Carol reached over and pushed the speaker button and Mac hung up.

“There. Can you hear us Madame Elinor?”

“Yes,” the voice on the other end replied. It was a soft, smooth voice and sounded a little exotic.

“We’re out here in California,” he said, “and I’m with a group of people who are discussing the existence of ESP. I know you don’t like to be bothered like this, but I was wondering if you could just give a short demonstration of your powers.”

There was a pause on the other end. “If you know I don’t like doing this, why did you call, Mr. MacDougal.” Her voice was cold and accusatory.

“I want to apologize. I just thought perhaps you could help us.”

“You already have me on the phone. So, go ahead.” She sounded impatient.

“We’ve chosen a card out of a deck and I just wanted to show them…”

“Would you all please concentrate on it?” Madame Elinor interrupted.

All motion in the room seemed to have stopped. I was breathless. Where was this going? Mac had just told me…

“There is someone in the room who’s mind is drifting,” she said.

We all looked at each other accusingly, but I was sure it was me. We concentrated harder.

“I see a black card,” Madame Elinor said.

There was another pause. It’s a small card…but not a real small card…I think I see…”

I thought five of clubs as hard as I could.

“I see the five of clubs.”

I was stunned. Rita started laughing. Even Ron looked surprised.

“Thank you,” Mac said. “We won’t be bothering you again.”

“It’s okay,” Madame Elinor said. “I’m glad I could help you, Mr. MacDougal.”

The phone went dead and Mac turned off the speaker.

“Wow, there it is,” Rita said. She was jumping in place.

After everything Mac had told me, I wondered how this could have happened. I watched him for a sign, but he never even looked my way.

Those who believed in ESP were now triumphant. The three who had sided with Chuck now fell into the other camp. And even Chuck started to crumble. “Well, I want to be open minded,” he said. “This might be the real thing. But most of the stuff you see I think is phony.”

“What about what Ron was doing?” Rita asked.

Ron was silent now. He obviously wasn’t about to let on he was just doing a card trick. Not now.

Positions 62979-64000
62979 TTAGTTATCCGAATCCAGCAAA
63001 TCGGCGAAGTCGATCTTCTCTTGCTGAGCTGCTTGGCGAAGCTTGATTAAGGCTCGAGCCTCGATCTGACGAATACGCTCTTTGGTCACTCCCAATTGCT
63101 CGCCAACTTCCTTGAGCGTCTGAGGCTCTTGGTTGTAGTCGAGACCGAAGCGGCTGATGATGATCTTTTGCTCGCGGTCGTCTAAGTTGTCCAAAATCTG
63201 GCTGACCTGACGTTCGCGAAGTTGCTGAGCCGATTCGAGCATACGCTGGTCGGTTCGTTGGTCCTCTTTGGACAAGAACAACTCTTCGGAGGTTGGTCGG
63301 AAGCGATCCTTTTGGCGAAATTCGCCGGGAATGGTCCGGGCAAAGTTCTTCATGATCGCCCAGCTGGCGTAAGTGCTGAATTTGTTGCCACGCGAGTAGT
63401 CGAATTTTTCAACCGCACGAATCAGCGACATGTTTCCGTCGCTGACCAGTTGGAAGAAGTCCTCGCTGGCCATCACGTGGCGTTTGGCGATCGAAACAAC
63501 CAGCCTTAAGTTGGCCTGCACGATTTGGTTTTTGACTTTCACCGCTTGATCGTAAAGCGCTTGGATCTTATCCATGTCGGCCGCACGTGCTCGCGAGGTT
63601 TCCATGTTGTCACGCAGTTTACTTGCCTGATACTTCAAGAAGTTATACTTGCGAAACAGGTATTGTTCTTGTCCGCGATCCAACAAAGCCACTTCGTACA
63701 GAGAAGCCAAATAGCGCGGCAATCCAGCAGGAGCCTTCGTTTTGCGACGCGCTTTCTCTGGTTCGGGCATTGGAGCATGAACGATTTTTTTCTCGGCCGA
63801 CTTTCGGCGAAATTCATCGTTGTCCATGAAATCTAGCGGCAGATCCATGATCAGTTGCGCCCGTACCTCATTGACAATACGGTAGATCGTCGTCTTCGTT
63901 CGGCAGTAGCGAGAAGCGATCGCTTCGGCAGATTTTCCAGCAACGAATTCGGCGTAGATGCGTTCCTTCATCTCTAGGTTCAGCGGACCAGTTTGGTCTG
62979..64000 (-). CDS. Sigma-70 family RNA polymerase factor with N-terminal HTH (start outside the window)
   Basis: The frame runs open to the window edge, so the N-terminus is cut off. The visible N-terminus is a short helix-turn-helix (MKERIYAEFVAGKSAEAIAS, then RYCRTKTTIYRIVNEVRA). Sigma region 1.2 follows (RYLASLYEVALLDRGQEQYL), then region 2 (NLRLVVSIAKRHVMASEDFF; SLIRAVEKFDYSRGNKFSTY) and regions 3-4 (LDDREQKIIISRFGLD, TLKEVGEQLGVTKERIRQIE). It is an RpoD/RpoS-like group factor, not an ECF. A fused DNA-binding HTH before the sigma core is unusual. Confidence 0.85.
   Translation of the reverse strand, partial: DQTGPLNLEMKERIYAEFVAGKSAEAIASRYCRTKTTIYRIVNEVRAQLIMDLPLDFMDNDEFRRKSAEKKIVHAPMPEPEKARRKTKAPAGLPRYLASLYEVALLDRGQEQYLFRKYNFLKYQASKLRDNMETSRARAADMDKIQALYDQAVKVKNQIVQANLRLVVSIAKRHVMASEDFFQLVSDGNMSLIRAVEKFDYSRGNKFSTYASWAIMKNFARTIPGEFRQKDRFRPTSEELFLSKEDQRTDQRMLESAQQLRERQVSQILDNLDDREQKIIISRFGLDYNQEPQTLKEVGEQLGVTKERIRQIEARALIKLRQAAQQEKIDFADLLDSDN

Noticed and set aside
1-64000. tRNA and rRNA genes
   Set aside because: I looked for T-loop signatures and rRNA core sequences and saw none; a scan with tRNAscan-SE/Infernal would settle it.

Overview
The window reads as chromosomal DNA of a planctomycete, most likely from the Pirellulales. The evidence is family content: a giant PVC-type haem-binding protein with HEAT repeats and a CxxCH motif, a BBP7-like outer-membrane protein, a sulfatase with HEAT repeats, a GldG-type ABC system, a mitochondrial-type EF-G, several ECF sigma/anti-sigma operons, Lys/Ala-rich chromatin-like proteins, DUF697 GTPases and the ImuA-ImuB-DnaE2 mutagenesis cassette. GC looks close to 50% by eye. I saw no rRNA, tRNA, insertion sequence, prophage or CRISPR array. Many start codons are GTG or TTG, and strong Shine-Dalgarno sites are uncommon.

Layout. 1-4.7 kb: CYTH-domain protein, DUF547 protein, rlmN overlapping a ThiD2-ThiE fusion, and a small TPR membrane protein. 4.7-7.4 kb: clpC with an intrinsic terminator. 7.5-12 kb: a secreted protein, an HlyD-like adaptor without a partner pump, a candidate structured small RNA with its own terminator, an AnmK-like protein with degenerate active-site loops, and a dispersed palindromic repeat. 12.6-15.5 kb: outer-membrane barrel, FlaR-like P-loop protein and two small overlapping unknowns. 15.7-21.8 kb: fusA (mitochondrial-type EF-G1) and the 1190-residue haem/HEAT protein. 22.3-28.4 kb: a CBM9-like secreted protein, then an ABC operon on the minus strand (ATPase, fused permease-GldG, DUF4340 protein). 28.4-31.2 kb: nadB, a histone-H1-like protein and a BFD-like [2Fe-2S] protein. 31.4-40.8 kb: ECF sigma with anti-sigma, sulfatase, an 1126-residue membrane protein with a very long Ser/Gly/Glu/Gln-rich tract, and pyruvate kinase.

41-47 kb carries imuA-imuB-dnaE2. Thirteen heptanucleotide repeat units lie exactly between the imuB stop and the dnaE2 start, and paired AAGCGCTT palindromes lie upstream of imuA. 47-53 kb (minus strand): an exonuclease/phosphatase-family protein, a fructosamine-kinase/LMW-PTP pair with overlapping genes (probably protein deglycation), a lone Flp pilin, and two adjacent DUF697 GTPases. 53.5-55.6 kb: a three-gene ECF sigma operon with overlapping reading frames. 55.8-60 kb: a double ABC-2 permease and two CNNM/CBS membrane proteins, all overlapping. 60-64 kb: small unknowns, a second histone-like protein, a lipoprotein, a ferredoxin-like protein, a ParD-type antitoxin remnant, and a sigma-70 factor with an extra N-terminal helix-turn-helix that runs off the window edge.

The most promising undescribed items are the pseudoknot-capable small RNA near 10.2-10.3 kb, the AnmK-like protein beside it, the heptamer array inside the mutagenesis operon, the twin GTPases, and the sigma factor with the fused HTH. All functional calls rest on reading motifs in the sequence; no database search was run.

Strangely, Mac had backed out of the discussion and was just listening again. He seemed to be interested in how opinions had changed.

Chuck was obviously uncomfortable. He repeated that he still felt most demonstrations of ESP were phony.

“Oh, you scientific types are so anal,” Rita said. “You just got living proof and you still want to deny it. Science can’t explain everything,” she said, and most of the people in the room agreed with her.

I was starting to have doubts about what Mac had told me in the car. I thought, I must have misunderstood him. He still didn’t look at me.

Chuck fell silent.

“One other thing of interest,” Mac said.

“What’s that?” Rita asked.

“What you think you saw, didn’t happen.”

“What do you mean?”

“I mean, what you saw was not evidence of psychic phenomena.”

“But you just…”

“There is no Madame Elinor. Earlier, while you folks were talking, I went to the phone in the hall and called my sister in Florida and told her what was going on. I told her that, when her phone rang again, she should pick it up and start saying ‘Hearts, club, diamonds, spades.’ I would say hello as soon as she called the right suit. After I asked to speak to Madame Elinor, she was to slowly start saying, ‘Ace, two, three, four…,’ etc. When I said hello again, she knew the face value. Then I put her on the speaker phone and…well, you know the rest.”

“Why did you do that?” Rita asked and walked across the room to stand in front of him.

“Because so many people jump at the first romantic explanation for unexplained phenomena that is presented to them. If it’s not ESP, it’s flying saucers or visits from angels. I just wanted to show you that even after someone offers you proof of something unbelievable, you should be skeptical. Seeing is not always believing.”

Then she kicked him in the same ankle Carol had and stormed from the room while he hopped about on one foot.

“It think she likes you,” Carol said.

“I thought I was being helpful.”

“People don’t want you to help them. Do you think they play with you because they think they’re better than you? About 30 minutes at the table and they know you’re the best player but they think God, luck, or the poker fairies will help them beat you.

“You, of all people, should be grateful people are the way they are.”

“I guess you’re right.

“She kicks harder than you .”

“I’m sure that’s all she does better than me,” she said and kissed him.

The rest of the party didn’t go well for Mac. Most who were there were aloof from him. Even Chuck was angry because he felt that even though Mac had basically agreed with him, he waited until he’d caved into popular opinion before saying anything. Chuck had wanted to be part of the “proof” that people are gullible.

On the way back to Ventura, Carol said, “Well, I’ll tell you one thing, we won’t be invited back to Jeff’s for a while. Rita will make sure of that. But she won’t last forever.”

“Would he let something as beautiful as Rita go?”

“He tosses out women the way most men take out their trash.”

“I just can’t believe that backfired on me the way it did,” Mac said. “I didn’t anticipate them getting mad.”

“They felt they’d been made fools of,” she said.

“I still thought I was being helpful. I even had a lead on what could be a good game down in Hollywood. That’s shot, now.”

“There are other games.”

“Well, you certainly made a fool out of me,” I said.

“That wasn’t my intention. It would just be nicer if people realized they should give some thought to things before accepting explanations, and even then to be skeptical.”

“I just want to know when we’re going back to your cousin’s,” I said.

“Why,” Carol asked.

“I’m going to pick through his trash the day he throws Rita out.”